As Father’s Day approaches this weekend, Cheng Wan remembers his father who never had the opportunity to celebrate this special day together with him and his kids in America.
Cheng’s father, Shanhua Wan, passed away in May 2009 after suffering years of persecution for his belief in truth, compassion, and forbearance. Shanhua practiced Falun Dafa, a Chinese spiritual practice that is heavily persecuted by the Chinese Communist Party (CCP).
Cheng said he only spent three days with his parents in Beijing before boarding a plane to study abroad in the United States in 1998. “I never imagined that it would be my last time to see my dad,” Cheng told The Epoch Times.
A year after he left China, the CCP began its crackdown on Falun Dafa adherents, arresting, detaining, torturing, and even harvesting their organs for sale to those who didn’t want to wait for a donated organ in their country.
According to the Falun Dafa Information Center, prisoners of conscience, mostly Falun Dafa practitioners are examined “for organ compatibility” and their organs systematically removed “to supply transplants for a booming organ transplantation industry.”
Cheng says his father, a high school art teacher, was a quiet and patient man, who has greatly influenced how he raises his two daughters. “He was a person who’d do some example for you in a quiet way,” Cheng said. “When I was a little kid, we had a lot of books, traditional Chinese books, [and] my dad would always retell the stories in his way to let kids get interested and explore.”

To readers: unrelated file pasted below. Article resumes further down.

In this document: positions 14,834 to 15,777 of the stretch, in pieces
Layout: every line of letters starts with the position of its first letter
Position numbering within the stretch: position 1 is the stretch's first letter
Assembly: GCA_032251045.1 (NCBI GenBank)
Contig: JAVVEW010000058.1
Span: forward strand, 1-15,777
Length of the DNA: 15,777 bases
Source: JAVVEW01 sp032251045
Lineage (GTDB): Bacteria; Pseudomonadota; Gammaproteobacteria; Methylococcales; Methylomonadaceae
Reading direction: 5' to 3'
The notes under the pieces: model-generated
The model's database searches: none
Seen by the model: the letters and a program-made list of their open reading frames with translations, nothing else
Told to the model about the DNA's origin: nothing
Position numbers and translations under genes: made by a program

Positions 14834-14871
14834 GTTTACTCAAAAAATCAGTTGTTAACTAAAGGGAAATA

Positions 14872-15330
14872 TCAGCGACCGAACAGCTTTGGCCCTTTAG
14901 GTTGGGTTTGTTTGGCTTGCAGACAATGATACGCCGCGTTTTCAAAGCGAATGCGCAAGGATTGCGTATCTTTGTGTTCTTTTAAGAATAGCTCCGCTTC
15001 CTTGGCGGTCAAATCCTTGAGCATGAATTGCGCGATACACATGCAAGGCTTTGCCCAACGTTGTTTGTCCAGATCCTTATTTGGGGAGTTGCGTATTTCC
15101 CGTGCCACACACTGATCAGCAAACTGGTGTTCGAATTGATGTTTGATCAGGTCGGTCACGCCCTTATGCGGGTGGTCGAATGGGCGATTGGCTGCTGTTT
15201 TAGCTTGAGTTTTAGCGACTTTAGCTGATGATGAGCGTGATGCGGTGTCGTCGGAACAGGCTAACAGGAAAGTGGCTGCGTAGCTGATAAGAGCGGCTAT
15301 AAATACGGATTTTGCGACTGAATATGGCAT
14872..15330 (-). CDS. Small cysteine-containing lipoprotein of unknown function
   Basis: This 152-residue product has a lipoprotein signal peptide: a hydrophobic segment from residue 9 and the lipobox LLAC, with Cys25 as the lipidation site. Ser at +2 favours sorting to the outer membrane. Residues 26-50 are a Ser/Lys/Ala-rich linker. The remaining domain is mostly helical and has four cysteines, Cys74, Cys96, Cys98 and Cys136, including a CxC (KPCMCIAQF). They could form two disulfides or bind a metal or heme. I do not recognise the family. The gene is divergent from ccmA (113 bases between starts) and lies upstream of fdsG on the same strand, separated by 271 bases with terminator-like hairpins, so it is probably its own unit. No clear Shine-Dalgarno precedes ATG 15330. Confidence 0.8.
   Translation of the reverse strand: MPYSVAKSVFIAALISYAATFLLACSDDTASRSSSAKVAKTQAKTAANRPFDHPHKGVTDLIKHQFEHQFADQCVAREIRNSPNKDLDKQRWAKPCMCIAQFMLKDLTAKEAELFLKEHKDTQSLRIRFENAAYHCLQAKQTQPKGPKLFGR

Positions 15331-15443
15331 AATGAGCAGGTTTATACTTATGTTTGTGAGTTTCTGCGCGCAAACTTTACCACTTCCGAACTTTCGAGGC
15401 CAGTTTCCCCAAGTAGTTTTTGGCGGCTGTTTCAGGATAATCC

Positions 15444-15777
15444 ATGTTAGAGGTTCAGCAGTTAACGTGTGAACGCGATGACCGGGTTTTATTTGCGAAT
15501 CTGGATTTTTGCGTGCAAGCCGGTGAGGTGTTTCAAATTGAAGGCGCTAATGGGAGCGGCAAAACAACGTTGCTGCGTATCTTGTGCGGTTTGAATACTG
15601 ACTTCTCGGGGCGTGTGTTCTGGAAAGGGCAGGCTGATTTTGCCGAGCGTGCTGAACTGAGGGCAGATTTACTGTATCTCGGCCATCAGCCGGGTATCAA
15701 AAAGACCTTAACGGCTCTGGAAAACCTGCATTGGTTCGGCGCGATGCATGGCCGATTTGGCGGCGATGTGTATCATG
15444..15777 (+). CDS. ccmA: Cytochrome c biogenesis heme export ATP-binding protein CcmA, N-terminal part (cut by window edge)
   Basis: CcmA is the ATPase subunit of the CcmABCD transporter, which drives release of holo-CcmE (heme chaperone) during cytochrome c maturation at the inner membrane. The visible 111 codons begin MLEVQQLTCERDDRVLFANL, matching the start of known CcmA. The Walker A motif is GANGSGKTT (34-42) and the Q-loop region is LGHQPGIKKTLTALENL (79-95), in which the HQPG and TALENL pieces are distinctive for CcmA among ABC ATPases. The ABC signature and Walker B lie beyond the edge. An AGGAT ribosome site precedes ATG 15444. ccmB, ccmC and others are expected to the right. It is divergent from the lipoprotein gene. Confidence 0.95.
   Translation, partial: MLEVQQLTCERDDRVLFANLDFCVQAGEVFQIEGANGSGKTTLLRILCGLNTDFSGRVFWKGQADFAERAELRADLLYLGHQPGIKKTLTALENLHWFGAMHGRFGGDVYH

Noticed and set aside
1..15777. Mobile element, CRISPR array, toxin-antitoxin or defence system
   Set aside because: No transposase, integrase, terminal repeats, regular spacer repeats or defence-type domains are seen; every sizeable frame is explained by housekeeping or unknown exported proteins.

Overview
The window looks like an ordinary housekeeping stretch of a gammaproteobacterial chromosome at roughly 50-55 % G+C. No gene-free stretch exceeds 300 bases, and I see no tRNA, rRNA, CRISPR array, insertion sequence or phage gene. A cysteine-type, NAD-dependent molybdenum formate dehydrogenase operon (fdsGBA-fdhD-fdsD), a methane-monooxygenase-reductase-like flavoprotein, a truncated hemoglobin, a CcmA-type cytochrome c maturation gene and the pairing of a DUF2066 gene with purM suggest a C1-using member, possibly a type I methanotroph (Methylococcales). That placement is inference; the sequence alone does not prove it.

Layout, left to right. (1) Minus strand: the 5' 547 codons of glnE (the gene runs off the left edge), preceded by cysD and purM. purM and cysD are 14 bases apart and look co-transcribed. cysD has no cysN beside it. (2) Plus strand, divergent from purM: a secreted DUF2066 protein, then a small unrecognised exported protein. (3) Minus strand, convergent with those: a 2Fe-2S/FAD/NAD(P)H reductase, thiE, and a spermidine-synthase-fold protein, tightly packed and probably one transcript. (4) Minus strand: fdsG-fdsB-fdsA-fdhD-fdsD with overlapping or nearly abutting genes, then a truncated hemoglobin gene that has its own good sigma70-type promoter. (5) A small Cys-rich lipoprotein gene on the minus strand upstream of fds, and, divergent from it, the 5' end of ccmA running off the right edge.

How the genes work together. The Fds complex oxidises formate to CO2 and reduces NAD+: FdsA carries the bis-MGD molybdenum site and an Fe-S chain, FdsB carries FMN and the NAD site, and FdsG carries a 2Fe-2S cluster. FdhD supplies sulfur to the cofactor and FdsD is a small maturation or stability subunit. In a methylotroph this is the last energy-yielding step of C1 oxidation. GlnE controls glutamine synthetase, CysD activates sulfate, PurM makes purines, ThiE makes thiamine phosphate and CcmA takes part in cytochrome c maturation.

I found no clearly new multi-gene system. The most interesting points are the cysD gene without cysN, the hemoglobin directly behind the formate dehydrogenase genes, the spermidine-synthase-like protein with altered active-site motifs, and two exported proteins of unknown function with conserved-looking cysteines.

Cheng’s mother, Jingjiang Chen, always thinks of her husband. “Many times when we talk, my mom or me, somehow we will mention my dad,” Cheng says. “Especially for my mom, sometimes, she tries to memorize something, show some examples, and she would always try to quote, ‘that’s what your dad said.’”
Jingjiang, a small-framed, thoughtful 72-year-old woman escaped China in 2009 to avoid further persecution several months after her husband passed away. She too practices Falun Dafa, which she claims relieved her of the chronic pain.
In China, Jingjiang was arrested five times, detained in forced labor camps, imprisoned, tortured, forced to attend brainwashing sessions, and had her blood forcibly drawn only because she refused to renounce her faith.
While in Thailand, she was given asylum and came to the United States in 2013, where she finally reunited with Cheng after 15 years of separation.
Cheng laughingly says, “My mom always say, ‘You’re just like your dad.'”
“He was a great dad for sure.”